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    Pirated Proposal


    Here goes.

    Three weeks ago I approached a company about a possible website redesign. They were happy to listen, but I was told to come back in a week and outline my idea for improvements.

    One week passed. I made a informal presentation to the two owners. They liked my ideas but wanted time to work out a little cost/benefit analysis. "Call back in a few days" they said.

    A few days later: "nope, we're not interested right now." No problem. Anyone who builds websites is familiar with a little rejection now and then.

    Yesterday I had to call the guys back because they requested some information from me. I forgot their phone number so I went to their website and wouldn't you know it, someone had started to rebuild their website. Worst of all, they're using my proposal ideas!

    I'm familiar with copyright laws and of course I've got written proof they're using my ideas but what can I do about this and is it really worth legal action.

    I'd be interested in knowing how other people have handled this situation.

    Thanks

    sp
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    You didn't file a copyright so proving anything is, in practice, next to impossible without the filing number in hand.

    You can't copyright an idea.

    You can patent an idea.

    I assume you did not file for a patent.

    Conclusion: you have no basis for legal action.

    --- edit/continued --

    Beyond this basic set of facts regarding copyright and patent, I don't see how you could see any "piracy" of a proposal. A proposal is: I propose that I perform tasks x, y and z and you pay me $n

    Next person: I propose that I too will do x, y and z but you only pay me $n*3/5

    That's the way proposals and contracts work. I fail to see how there can be any intellectual property involved in a proposal. If there was, next time sign the contract before you start consulting
    Last edited by medialint; February 8th, 2005 at 08:31 PM.
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    Thanks. Pardon my tone, but I'm a little steamed at the moment.

    This is just a follow up to your response.

    The below paragraph is from http://www.rightsforartists.com/copyright.html

    "While registering for copyright is not required, the legal registration with the Office of Copyright will benefit the copyright owner should an issue of infringement occur. Registering copyright is beneficial because you cannot sue for copyright infringement without registration."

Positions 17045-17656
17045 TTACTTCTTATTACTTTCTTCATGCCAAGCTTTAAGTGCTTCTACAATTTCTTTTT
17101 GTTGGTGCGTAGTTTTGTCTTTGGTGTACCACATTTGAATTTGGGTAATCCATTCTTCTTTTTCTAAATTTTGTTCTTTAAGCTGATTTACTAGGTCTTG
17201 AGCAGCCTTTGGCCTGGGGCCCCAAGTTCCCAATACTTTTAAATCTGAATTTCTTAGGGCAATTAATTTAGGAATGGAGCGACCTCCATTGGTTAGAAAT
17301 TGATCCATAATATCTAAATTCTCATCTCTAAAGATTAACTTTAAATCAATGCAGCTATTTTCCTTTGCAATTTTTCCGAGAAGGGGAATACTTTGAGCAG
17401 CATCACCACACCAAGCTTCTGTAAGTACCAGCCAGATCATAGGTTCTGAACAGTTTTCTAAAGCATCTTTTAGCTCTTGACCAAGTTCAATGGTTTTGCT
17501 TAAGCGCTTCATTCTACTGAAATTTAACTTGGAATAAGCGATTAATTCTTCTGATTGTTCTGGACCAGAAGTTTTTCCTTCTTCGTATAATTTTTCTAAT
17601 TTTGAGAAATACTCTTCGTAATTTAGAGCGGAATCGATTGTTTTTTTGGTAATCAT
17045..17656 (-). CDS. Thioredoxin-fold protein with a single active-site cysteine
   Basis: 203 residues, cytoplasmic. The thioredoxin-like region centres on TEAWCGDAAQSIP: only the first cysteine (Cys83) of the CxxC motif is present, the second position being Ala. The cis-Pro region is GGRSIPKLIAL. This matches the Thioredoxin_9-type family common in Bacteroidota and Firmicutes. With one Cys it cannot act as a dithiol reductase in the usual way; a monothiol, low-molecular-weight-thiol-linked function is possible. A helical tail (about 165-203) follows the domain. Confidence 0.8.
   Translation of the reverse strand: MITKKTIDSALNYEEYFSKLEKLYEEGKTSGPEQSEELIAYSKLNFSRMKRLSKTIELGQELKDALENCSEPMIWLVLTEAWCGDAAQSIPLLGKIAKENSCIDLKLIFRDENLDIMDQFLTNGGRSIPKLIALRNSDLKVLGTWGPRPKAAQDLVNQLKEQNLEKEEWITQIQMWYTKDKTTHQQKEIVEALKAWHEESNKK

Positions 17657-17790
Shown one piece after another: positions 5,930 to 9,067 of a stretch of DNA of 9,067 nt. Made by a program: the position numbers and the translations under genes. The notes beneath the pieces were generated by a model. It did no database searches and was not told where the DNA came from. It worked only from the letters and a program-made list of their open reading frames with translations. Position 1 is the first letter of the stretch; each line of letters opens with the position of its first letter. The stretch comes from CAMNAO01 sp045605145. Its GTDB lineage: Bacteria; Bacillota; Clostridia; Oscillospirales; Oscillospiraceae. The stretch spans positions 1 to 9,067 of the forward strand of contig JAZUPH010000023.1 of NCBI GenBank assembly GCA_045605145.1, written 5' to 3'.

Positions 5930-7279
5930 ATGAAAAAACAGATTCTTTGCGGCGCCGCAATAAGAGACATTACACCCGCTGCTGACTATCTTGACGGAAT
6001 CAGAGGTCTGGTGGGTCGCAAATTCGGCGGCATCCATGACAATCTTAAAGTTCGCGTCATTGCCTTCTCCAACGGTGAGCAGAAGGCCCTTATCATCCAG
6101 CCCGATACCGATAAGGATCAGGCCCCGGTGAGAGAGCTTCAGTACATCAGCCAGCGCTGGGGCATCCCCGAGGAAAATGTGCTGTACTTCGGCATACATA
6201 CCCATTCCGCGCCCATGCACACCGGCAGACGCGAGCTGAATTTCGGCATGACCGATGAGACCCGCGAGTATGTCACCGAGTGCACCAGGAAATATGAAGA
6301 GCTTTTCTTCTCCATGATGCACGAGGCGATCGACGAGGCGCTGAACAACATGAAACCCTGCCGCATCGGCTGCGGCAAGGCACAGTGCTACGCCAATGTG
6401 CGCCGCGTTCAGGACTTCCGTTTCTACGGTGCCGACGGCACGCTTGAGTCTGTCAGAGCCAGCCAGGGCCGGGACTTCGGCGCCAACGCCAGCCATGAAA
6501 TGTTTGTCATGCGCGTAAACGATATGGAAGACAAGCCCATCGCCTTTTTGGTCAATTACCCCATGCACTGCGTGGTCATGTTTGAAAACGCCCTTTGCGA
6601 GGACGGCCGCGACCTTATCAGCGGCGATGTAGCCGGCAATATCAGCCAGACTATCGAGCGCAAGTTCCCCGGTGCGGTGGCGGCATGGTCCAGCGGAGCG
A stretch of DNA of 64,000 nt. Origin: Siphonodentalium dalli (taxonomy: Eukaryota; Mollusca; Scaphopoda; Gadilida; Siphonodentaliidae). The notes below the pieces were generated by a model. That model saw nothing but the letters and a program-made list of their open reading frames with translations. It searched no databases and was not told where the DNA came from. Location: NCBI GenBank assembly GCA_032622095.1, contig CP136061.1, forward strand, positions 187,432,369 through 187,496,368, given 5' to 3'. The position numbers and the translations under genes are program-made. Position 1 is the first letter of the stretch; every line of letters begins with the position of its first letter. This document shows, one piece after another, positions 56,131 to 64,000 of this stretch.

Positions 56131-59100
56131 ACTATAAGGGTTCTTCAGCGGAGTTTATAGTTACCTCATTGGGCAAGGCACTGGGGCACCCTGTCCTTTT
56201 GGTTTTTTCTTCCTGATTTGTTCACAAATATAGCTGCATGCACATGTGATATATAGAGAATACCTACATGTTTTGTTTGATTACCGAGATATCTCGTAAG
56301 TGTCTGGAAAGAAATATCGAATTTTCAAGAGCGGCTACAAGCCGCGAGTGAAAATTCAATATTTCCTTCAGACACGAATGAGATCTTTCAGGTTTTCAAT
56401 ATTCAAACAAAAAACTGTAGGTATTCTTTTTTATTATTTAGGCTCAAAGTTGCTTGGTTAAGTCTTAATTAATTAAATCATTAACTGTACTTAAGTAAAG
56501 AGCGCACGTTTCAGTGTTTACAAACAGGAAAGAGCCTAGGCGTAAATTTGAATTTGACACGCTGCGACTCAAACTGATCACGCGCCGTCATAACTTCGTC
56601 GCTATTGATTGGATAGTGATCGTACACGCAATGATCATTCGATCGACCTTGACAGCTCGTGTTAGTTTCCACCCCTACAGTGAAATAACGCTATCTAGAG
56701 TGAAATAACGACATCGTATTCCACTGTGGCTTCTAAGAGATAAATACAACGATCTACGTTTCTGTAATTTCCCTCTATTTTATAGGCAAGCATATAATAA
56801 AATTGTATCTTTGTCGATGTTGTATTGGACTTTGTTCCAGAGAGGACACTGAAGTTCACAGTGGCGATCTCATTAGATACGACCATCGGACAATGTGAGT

So yes, you're right. I really have no chance at legal recourse. Yet, the above definition does suggest I have limited intellectual property rights--although it would be a long battle proving this and I would never be compensated.

    I did develop the idea and whether or not you wish to call this "piracy" or an extreme form of generosity the fact (you'll have to take my word for this. let's not involve the courts) is this idea was stolen from me.

    If I followed copyright law (and your suggestions) I would have to patent/copyright my idea months (the link above suggests it could take 8 months) in advance of a client proposal and make any potential client sign a intellectual property rights agreement after I shake their hand. That would go over well.

    As the storied saying goes: "Don't hate the player. Hate the game."

    Thanks medialint

    I hope some this will help someone someday.

    sp
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    I think you're misunderstanding the whole thing. Look, you're doing work for hire. The end product of that work is the property of your client, not you. If you have an original idea, put together a prototype and copyright that code and, if the idea is so unique, get a patent attorney. You can't copyright an idea. You can only copyright the end product of that idea. "I'm going to write a song about greed and corruption in modern society" is an idea. You can't do anything with that. Whereas the song "Money is not our God" by Killing Joke is the implementation of such an idea. That is where the copyright comes in. If there was a melody or any part of that end product that is distinctive that's where any plagiarism comes in. Not piracy, in any event.

    In the corporate world there are vendors that bid for large projects. Each has their proposal. The company tells each what they must have, would like, and what would be nice. Each vendor comes back with an estimate and a list of what can and cannot be done, often accompanied by a mock-up demonstration of the expected result.

    Undoubtedly your proposal in turn was created out of your client's need. It should have been. If it wasn't clear that you compete for clients with many other people, it probably is now. Please re-evaluate the situation and see if this isn't true.
    medialint.com

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    I think you should have signed a mutual NDA before you revealed your idea to the company. It is not a full guarantee, but at least they would think twice before pirating your idea.
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    Originally Posted by colin104
    I think you should have signed a mutual NDA before you revealed your idea to the company. It is not a full guarantee, but at least they would think twice before pirating your idea.
    I think the original OP has figured out a solution to his problem after 4 years.
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    Hiker, I'm not sure what you mean...
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  15. 'fie' on me, allege-dly
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    Colin, check the date of the original post ...

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    ooooops......
    sorry, my mistake

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